PRoactive, passionate, and calm


PR News' Matthew Schwartz

PR News’ Matthew Schwartz

I’m a stickler for writing right, partially because employers demand it.  It’s a point made in an article written in 2012 by iFixit CEO Kyle Weins, titled “I Won’t Hire People Who Use Poor Grammar. Here’s Why.”  Weins gives a mandatory grammar test to every applicant. “On the face of it, my zero tolerance approach to grammar errors might seem a little unfair,” he wrote. “After all, grammar has nothing to do with job performance, or creativity, or intelligence, right?” He goes on to say, “I’ve found that people who make fewer mistakes on a grammar test also make fewer mistakes when they are doing something completely unrelated to writing — like stocking shelves or labeling parts.  I hire people who care about those details.  Applicants who don’t think writing is important are likely to think lots of other (important) things also aren’t important.  And I guarantee that even if other companies aren’t issuing grammar tests, they pay attention to sloppy mistakes on resumes.  After all, sloppy is as sloppy does.”

I rather enjoyed Matthew Schwartz’s column in PR News last week titled, “What Makes a Great PR Employee: Let Us Count the Ways.”  Schwartz solicited responses to that question via PR News’ Facebook and Twitter and the feedback was interesting, revealing, and accurate.  Here are some of the Twitter responses:

A great employee…

  • Always shows passion.
  • Is an opportunist, and goes above and beyond expectations.
  • Is calm, cool, and collected.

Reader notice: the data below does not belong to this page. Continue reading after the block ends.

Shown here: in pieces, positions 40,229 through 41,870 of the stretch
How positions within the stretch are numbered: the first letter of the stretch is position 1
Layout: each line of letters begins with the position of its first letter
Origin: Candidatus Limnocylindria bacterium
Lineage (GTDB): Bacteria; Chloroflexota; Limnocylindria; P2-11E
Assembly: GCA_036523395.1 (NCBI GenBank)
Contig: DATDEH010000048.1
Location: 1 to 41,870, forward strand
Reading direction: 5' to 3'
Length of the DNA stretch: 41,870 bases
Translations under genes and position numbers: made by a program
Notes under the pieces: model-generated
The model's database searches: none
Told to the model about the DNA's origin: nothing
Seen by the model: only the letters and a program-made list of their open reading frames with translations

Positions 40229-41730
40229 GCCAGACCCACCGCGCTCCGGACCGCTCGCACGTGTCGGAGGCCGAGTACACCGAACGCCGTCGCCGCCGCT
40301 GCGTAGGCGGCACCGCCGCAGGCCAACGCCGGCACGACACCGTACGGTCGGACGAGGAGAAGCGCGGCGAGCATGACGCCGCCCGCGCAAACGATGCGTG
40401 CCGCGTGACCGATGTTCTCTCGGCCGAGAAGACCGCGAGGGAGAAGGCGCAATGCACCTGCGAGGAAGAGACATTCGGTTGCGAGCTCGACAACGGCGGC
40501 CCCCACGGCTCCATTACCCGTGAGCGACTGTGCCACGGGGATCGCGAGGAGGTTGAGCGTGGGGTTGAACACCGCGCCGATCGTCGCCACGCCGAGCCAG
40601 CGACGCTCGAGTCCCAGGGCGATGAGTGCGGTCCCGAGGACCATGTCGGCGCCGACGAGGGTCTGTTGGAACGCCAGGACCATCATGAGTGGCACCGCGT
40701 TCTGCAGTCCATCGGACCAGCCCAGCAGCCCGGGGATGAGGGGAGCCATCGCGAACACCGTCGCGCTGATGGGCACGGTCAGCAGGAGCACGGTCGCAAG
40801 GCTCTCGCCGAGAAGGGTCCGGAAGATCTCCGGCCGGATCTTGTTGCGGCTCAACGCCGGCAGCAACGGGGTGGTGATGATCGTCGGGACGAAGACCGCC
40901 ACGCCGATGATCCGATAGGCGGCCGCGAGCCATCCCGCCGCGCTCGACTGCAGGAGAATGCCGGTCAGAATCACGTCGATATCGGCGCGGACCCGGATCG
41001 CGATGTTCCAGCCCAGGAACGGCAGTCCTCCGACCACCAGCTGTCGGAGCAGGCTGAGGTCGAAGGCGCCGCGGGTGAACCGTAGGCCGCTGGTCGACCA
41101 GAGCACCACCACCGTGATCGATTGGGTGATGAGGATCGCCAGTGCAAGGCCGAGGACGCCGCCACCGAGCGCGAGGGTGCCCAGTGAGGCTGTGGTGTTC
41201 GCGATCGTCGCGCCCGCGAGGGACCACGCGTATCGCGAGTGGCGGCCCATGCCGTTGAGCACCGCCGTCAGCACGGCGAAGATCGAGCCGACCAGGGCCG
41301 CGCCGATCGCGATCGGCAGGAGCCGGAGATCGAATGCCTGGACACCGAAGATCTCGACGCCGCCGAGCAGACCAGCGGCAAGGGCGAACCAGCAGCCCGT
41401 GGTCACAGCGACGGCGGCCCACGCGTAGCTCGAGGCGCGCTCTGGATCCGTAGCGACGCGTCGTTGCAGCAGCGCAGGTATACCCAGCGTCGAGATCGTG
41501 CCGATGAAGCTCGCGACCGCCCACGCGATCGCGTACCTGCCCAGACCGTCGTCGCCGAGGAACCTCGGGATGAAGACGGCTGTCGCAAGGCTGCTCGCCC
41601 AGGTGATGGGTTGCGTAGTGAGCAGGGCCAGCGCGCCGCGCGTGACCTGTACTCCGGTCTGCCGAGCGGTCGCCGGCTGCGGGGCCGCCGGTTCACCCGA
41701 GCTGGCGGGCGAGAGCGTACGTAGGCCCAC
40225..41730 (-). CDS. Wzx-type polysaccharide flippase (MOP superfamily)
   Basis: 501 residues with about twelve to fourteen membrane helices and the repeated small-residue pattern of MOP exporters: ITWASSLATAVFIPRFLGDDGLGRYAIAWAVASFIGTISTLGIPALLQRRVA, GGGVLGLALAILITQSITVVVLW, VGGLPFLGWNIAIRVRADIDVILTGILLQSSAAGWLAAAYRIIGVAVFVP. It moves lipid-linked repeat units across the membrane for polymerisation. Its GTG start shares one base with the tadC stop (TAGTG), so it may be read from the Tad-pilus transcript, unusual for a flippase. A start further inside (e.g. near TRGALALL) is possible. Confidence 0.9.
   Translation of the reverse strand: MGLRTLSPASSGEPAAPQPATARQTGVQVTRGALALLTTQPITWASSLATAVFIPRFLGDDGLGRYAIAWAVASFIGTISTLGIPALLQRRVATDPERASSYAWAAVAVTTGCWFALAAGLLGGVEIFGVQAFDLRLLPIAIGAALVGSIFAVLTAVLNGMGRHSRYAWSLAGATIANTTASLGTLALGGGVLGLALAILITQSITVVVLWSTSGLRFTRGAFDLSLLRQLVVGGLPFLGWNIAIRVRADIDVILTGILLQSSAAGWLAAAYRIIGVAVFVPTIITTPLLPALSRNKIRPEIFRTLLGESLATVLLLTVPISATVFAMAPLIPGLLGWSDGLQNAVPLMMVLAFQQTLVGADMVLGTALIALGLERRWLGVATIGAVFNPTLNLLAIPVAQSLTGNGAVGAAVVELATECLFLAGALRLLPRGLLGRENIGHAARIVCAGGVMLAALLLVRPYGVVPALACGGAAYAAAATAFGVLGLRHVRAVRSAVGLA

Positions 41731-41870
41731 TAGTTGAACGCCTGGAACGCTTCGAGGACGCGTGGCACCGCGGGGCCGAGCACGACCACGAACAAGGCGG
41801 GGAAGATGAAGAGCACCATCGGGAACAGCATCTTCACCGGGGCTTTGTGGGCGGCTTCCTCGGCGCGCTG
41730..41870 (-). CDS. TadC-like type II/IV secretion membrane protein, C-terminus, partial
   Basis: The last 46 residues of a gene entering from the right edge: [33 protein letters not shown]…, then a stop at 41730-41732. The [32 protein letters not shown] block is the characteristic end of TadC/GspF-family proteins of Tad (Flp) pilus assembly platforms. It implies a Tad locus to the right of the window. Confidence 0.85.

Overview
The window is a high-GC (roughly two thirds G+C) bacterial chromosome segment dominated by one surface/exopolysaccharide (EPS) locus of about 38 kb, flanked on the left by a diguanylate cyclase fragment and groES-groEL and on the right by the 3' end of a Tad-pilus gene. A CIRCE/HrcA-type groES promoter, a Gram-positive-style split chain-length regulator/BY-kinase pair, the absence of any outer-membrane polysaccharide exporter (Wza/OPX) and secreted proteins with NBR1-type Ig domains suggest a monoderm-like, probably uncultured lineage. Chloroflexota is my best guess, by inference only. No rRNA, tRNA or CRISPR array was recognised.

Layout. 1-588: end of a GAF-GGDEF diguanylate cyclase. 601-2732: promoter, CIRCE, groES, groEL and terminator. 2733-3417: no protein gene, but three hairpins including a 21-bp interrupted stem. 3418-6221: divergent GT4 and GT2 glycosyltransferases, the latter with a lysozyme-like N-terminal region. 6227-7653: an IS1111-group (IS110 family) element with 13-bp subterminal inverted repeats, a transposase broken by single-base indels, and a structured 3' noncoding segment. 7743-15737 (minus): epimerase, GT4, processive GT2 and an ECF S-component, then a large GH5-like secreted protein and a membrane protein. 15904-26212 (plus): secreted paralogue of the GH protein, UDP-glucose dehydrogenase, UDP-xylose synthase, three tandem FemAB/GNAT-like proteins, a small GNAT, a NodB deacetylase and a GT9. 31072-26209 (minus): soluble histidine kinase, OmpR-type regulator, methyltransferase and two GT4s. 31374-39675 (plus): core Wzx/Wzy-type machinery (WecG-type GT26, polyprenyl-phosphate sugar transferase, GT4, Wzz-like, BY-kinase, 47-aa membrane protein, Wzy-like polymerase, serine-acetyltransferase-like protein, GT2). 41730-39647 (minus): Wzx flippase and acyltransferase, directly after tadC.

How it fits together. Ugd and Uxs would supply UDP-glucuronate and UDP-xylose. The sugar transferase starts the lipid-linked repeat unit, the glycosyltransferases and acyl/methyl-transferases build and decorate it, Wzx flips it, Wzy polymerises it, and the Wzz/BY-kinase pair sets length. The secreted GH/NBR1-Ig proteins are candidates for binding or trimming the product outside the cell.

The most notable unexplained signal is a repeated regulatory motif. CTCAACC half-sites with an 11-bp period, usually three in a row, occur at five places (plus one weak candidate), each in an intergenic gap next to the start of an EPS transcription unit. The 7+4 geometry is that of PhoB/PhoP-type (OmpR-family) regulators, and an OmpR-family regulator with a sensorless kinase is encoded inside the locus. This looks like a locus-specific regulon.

• Understands their role in the success of their employer.
  • Is open to criticism.
  • Is willing to see an issue from other viewpoints.
  • Is always proactive, considers his customer’s problem as his own problem, (and) always reacts before the crisis shows up.
  • Always puts the needs of their clients above their own.
  • Always provide best, honest advice to clients.
  • Goes for it and sticks with it and challenges the conventional.

So, after reading this, what would you add to the list?  What other characteristics make a great PR employee?  Which do you possess–or need?  Your thoughts?

On hyPeR-commas and misused colons


I remember reading notes my kids would bring home from school. The notes would often contain misspellings and poor punctuation. Sadly, these were the notes written to parents–by teachers.

This is why I worry about my students.  From freshmen to seniors, many have challenges writing well.  I believe the problem stems from being taught by teachers with just so-so abilities at written English; these students also suffer from a general lack of reading.

I’m quick to point out when students write with what I call “hyper-commas” (too many commas where they don’t belong), or not enough commas, or misused colons and semi-colons, or lower case proper nouns, or periods outside the quotation marks.  I cringe when I see “it’s” or “there” when it should read “its” or “their.” Run-on sentences tend to make me crazy because they often go on for four lines and repeat the same words and don’t include commas or semi-colons when they could just have easily been broken up into two shorter sentences instead of one long one that seems to go on forever.

The reason I’m somewhat merciless on this subject is because I truly care about the future of these students as PR professionals.  Bad spelling and punctuation in a press release mean a quick trip to the garbage pail and probably the unemployment line.  But I’m seeing it in their work too frequently, so I worry and correct and make a pest of myself.

A poor writer can become a good writer and a good writer can become a great writer.  But it doesn’t happen by itself.  It takes reading and writing and proofing and more reading.  It takes checking the AP Style Guide and Strunk’s “The Elements of Style” as you write.  It takes a desire to be better, because when you’re competing for that PR job, you’re writing samples have to stand above the dozens of samples you’ll be up against (Oh, and find the usage mistake in this last sentence!).

OK, today’s lecture is over.  For some writing tips, click on the picture above which was taken at my conference for nonprofit PR last week, and then live by those rules.  To work among professional communicators,  good writing is going to be the difference between success and failure.  Your thoughts?